Underlining that “discussion and dialogue, exchange of ideas, reconciling seemingly irreconcilable differences to achieve consensus are fundamental to the vibrancy and health of parliamentary democracy”, Vice President M Venkaiah Naidu Wednesday said “democracy is not only about numbers” but also about understanding and appreciating “each other’s point of view”.
“We must debate, discuss, decide and deliver,” the Vice President said, delivering the keynote address at the 12th edition of the Ramnath Goenka Excellence in Journalism Awards in New Delhi. He was speaking after presenting awards to 27 journalists — in 25 categories, including print and broadcast, English and vernacular — for outstanding work done in 2016.
In a democracy, he said, “you are first and foremost a humanist”. Party affiliations and beliefs are “very vital to public discourse but most important of all is your faith in justice and humanity”.
Drawing parallels between good journalism and his role as Vice President, Naidu said he has to fulfill his obligations of “impartiality and neutrality”, qualities also applicable to “good quality journalism”.
The media “to a great extent”, he said, shares the “three core functions of parliamentary democracy” which are “representative, deliberative and oversight functions”. Journalists must bring out the “hopes and aspirations” of the people, “promote conversation” on how to improve lives, and “examine accountability” of decision-making and governing institutions.
Naidu said the media’s role includes “empowerment of people with information required, social mobilisation, building partnerships, catalysing individual and collective actions for betterment of lives and promoting peace and harmony and supporting national reconstruction”.
“Journalism is all about conversation, of the people, and for the people, and this is possible in an environment of freedom of expression,” he said. Recalling the “dark days” of the Emergency, he remembered how Ramnath Goenka, the founder of The Express Group, “stoutly protested” through blank editorials, instead of submitting to censorship.
Having met Goenka personally, Naidu said, he applauded the “spirit of journalism of courage piloted by Shri Ramnath Goenkaji, particularly when the nation passed through trying times”. He recalled meeting Goenka in Mumbai as a student leader during the anti-Emergency movement, and said “those who resolve with us, strengthen our arms”.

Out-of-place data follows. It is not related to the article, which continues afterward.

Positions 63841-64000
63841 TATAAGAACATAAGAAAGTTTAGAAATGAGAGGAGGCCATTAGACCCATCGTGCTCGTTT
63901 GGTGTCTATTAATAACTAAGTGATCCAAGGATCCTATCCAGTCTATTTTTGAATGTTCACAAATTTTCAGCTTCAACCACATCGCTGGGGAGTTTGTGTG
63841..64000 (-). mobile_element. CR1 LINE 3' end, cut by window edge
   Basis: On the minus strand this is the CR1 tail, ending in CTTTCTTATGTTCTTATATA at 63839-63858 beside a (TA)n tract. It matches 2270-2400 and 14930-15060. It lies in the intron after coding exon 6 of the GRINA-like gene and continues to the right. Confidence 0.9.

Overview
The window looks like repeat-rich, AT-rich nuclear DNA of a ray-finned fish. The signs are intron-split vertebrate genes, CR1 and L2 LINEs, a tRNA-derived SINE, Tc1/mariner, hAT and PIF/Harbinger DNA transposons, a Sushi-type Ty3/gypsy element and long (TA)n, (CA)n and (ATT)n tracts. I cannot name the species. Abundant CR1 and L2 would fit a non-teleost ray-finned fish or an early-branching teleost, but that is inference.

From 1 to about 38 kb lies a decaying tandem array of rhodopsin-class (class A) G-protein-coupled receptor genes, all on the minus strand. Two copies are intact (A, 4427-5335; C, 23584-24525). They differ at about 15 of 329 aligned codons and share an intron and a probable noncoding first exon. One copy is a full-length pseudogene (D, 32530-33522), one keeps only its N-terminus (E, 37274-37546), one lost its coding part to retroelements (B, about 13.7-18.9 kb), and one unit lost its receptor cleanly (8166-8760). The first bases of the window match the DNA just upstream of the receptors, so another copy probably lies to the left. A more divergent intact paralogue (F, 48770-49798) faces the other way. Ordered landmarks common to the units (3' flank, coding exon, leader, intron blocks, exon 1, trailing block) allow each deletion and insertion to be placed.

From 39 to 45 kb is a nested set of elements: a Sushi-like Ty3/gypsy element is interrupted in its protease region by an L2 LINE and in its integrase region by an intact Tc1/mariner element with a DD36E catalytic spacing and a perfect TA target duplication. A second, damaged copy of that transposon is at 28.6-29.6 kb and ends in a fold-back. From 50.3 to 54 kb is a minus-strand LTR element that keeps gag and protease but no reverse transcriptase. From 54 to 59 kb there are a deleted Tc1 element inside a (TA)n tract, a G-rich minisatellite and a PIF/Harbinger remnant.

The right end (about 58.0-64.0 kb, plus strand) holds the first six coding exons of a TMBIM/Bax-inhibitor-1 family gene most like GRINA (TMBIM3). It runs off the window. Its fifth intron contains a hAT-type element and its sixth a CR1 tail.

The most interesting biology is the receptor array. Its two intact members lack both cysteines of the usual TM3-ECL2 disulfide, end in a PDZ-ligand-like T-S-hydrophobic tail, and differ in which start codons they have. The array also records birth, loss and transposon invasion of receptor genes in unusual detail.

The awards instituted in Goenka’s name, “a doyen of freedom of speech and expression” have “rightly emerged as the largest and the most coveted journalism awards in the country”. He said Goenka “embodied the finest qualities of journalism of courage and commitment” — “fierce independence, relentless pursuit of facts, robust determination to withstand pressures, to constantly ask questions and to uphold the principles of freedom of expression in the face of every challenge”. These attributes, he said, also constitute the “highest principles of citizenship and are necessary for strengthening our democracy”. But today, three Cs of “caste, community and cash” are prevalent, he said.
The 27 talented journalists honoured for their exemplary work across topical and geographical fields “symbolise the true spirit” of Goenka, he said.
The awards “recognise journalism that challenges the frivolity of sensationalism with in-depth analysis and investigation”. The winners, he said, had “shunned the temptation of instant breaking news” and had asked “compelling questions of those in power and dug deep to seek answers”.
Today, there are over a lakh registered periodicals in the country and close to a thousand television channels in India, he said, along with an expanding Internet platform. But some sections of the media, driven by profit or eyeballs of television viewers, have led to doubts being raised on the media’s conduct, Naidu said.